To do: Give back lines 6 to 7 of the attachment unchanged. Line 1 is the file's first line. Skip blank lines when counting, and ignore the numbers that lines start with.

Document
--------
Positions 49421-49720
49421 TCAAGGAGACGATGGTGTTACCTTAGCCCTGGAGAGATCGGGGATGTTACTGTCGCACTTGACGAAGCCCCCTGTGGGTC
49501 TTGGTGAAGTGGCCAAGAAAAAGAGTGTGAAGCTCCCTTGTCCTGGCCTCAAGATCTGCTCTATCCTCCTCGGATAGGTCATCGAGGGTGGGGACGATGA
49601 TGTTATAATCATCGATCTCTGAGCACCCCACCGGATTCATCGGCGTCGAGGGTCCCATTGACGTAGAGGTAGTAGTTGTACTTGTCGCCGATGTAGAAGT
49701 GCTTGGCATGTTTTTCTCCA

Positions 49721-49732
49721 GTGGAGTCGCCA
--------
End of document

Positions 49721-49732
49721 GTGGAGTCGCCA